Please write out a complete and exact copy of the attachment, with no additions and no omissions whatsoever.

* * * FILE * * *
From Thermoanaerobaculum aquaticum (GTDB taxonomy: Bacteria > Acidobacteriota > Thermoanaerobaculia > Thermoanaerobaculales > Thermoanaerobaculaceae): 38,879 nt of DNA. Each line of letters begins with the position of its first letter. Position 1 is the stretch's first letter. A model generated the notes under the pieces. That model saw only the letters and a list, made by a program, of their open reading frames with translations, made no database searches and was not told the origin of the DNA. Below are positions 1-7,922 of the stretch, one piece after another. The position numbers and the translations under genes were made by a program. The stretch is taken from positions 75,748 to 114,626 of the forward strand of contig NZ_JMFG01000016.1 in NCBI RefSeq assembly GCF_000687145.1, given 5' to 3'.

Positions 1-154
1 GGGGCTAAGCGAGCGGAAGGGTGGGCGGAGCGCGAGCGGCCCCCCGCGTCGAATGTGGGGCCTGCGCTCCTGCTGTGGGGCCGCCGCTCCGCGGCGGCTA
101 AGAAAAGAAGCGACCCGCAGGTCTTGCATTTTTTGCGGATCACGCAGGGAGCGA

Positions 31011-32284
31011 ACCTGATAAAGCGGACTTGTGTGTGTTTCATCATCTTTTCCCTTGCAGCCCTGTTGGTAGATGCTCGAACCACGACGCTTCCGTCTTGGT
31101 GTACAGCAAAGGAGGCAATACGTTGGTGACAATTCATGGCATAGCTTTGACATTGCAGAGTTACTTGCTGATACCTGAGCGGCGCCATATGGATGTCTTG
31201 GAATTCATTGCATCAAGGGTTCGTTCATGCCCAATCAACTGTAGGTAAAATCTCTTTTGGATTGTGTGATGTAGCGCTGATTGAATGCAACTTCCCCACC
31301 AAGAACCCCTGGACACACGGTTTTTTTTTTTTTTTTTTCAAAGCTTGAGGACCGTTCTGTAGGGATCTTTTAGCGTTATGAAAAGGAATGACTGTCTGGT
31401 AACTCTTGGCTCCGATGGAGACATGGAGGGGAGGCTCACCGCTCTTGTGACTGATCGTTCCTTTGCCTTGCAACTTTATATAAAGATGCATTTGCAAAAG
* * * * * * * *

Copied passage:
From Thermoanaerobaculum aquaticum (GTDB taxonomy: Bacteria > Acidobacteriota > Thermoanaerobaculia > Thermoanaerobaculales > Thermoanaerobaculaceae): 38,879 nt of DNA. Each line of letters begins with the position of its first letter. Position 1 is the stretch's first letter. A model generated the notes under the pieces. That model saw only the letters and a list, made by a program, of their open reading frames with translations, made no database searches and was not told the origin of the DNA. Below are positions 1-7,922 of the stretch, one piece after another. The position numbers and the translations under genes were made by a program. The stretch is taken from positions 75,748 to 114,626 of the forward strand of contig NZ_JMFG01000016.1 in NCBI RefSeq assembly GCF_000687145.1, given 5' to 3'.

Positions 1-154
1 GGGGCTAAGCGAGCGGAAGGGTGGGCGGAGCGCGAGCGGCCCCCCGCGTCGAATGTGGGGCCTGCGCTCCTGCTGTGGGGCCGCCGCTCCGCGGCGGCTA
101 AGAAAAGAAGCGACCCGCAGGTCTTGCATTTTTTGCGGATCACGCAGGGAGCGA

Positions 31011-32284
31011 ACCTGATAAAGCGGACTTGTGTGTGTTTCATCATCTTTTCCCTTGCAGCCCTGTTGGTAGATGCTCGAACCACGACGCTTCCGTCTTGGT
31101 GTACAGCAAAGGAGGCAATACGTTGGTGACAATTCATGGCATAGCTTTGACATTGCAGAGTTACTTGCTGATACCTGAGCGGCGCCATATGGATGTCTTG
31201 GAATTCATTGCATCAAGGGTTCGTTCATGCCCAATCAACTGTAGGTAAAATCTCTTTTGGATTGTGTGATGTAGCGCTGATTGAATGCAACTTCCCCACC
31301 AAGAACCCCTGGACACACGGTTTTTTTTTTTTTTTTTTCAAAGCTTGAGGACCGTTCTGTAGGGATCTTTTAGCGTTATGAAAAGGAATGACTGTCTGGT
31401 AACTCTTGGCTCCGATGGAGACATGGAGGGGAGGCTCACCGCTCTTGTGACTGATCGTTCCTTTGCCTTGCAACTTTATATAAAGATGCATTTGCAAAAG